Newspaper article The Florida Times Union

Article on Arab-Americans Important in Various Ways

Newspaper article The Florida Times Union

Article on Arab-Americans Important in Various Ways

Article excerpt

Byline: Mike Clark, Times-Union Reader Advocate

Last Sunday, the Times-Union published a front-page story on Jacksonville's Arab-American community. It described some of the backlash against them following the Sept. 11 terrorism attack and provided some basic facts about the Islam faith.

The news value of the story was clear, but there were two other reasons to report the story prominently:

1. The news media have a duty to report on the entire community for journalistic reasons. Years ago, minorities were ignored or marginalized.

2. There is a public service in informing readers that the Muslim faith does not endorse terrorism and that innocent local residents should not be blamed.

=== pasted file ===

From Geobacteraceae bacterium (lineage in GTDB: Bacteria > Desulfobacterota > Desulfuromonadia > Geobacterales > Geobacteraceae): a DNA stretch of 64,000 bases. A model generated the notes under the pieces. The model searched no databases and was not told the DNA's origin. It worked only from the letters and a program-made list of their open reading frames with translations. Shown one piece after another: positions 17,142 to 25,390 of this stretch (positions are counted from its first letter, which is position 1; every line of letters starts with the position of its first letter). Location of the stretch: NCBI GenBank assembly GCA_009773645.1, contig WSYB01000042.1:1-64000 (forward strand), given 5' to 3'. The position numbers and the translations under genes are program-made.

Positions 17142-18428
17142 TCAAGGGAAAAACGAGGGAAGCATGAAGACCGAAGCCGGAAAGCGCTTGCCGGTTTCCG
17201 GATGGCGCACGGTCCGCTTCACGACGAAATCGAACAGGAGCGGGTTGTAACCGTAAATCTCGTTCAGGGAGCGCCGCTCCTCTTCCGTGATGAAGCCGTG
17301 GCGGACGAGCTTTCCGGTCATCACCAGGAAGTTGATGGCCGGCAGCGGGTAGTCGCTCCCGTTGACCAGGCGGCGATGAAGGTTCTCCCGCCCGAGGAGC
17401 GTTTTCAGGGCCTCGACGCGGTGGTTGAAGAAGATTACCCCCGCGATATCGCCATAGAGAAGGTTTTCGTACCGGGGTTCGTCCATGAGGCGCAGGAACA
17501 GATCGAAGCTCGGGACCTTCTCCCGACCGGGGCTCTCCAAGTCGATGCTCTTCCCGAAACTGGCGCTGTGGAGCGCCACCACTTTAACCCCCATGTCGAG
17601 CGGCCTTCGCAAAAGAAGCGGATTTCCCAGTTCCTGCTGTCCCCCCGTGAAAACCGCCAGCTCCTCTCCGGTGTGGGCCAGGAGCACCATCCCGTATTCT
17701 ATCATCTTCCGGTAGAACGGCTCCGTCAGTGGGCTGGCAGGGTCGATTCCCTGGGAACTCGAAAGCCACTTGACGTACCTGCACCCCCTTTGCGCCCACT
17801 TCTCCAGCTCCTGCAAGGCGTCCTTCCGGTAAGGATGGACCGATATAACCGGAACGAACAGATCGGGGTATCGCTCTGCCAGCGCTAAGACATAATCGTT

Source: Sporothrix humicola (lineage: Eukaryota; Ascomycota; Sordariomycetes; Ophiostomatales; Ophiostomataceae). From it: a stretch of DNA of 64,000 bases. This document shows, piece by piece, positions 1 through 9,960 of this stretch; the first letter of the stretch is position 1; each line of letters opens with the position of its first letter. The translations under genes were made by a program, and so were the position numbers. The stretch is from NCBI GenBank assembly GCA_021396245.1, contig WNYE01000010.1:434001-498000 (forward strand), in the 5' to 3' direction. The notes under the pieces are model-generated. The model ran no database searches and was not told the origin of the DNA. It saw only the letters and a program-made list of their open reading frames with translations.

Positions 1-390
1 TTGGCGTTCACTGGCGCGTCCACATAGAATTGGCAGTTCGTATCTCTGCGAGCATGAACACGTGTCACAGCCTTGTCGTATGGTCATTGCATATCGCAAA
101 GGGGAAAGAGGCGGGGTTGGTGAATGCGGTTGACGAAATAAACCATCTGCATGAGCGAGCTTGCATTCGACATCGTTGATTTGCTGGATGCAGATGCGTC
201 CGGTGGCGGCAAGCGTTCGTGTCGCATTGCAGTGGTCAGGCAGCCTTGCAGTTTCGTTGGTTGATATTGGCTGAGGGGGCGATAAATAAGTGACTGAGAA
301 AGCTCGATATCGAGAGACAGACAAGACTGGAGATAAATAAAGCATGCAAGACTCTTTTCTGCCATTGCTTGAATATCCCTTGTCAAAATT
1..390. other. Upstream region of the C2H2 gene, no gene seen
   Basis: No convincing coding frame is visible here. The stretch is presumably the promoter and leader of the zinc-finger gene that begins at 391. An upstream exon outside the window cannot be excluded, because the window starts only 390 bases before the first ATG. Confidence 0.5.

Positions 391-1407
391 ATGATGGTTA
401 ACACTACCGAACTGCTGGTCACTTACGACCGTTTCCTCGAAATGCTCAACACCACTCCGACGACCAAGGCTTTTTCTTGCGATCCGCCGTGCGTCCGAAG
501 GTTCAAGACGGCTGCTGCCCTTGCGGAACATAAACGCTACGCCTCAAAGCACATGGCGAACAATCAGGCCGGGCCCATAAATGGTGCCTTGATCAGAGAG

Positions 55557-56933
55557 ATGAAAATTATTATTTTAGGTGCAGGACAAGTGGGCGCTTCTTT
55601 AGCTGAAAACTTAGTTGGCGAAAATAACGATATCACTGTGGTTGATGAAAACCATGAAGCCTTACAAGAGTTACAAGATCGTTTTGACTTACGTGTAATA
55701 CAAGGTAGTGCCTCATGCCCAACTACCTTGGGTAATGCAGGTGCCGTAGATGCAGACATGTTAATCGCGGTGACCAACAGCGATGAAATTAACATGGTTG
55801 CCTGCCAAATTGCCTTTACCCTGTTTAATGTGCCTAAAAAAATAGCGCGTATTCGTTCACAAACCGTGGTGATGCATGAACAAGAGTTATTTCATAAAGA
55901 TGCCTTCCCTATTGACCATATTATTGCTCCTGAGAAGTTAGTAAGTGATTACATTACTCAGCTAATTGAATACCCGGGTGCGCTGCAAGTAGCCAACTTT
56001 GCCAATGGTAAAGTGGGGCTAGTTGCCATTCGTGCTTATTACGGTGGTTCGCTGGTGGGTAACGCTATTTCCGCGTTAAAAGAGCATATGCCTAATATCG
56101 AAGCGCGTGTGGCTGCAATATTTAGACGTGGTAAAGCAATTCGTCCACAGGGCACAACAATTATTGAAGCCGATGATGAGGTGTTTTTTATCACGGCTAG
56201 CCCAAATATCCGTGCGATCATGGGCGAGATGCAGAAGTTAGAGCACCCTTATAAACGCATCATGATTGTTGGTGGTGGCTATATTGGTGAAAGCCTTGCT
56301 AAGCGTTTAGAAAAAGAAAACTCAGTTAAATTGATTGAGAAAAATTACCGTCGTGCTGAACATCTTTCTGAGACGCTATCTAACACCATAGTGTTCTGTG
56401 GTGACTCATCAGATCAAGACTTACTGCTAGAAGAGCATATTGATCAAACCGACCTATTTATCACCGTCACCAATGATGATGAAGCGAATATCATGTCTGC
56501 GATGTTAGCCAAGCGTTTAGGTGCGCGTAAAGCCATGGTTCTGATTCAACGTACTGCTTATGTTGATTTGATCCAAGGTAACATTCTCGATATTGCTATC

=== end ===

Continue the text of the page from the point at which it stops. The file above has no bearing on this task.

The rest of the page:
For those interested in learning more, I recommend a Web site from the Detroit Free Press (http://freep.com/jobspage/arabs/index.htm). It includes 100 questions and answers about Arab history, culture, geography and language.

The Free Press produced this primer for its newsroom staff, since the Detroit area includes a high concentration of people with Arabic ancestry. Since the Sept. 11 attack, the Free Press posted it on its Web site.

The journalist's guide begins this way: "Like all people, Arab-Americans are too often described in simplistic terms. Although the Arab culture is one of the oldest on Earth, it is, in many parts of the United States, misunderstood."

Here are a few facts from the Free Press guide with a few additions.

-- Though the 2000 census included 126 racial and ethnic categories, it did not include one for Arab-Americans. Therefore, the population of Arab-Americans can only be estimated at about 3 million people, though some estimates go as high as 8 million.

-- While Arabic is the common language for many Arabs, their religion may include Islam, Christianity, Druze, Judaism and others. There are further distinctions within each of these religions. …

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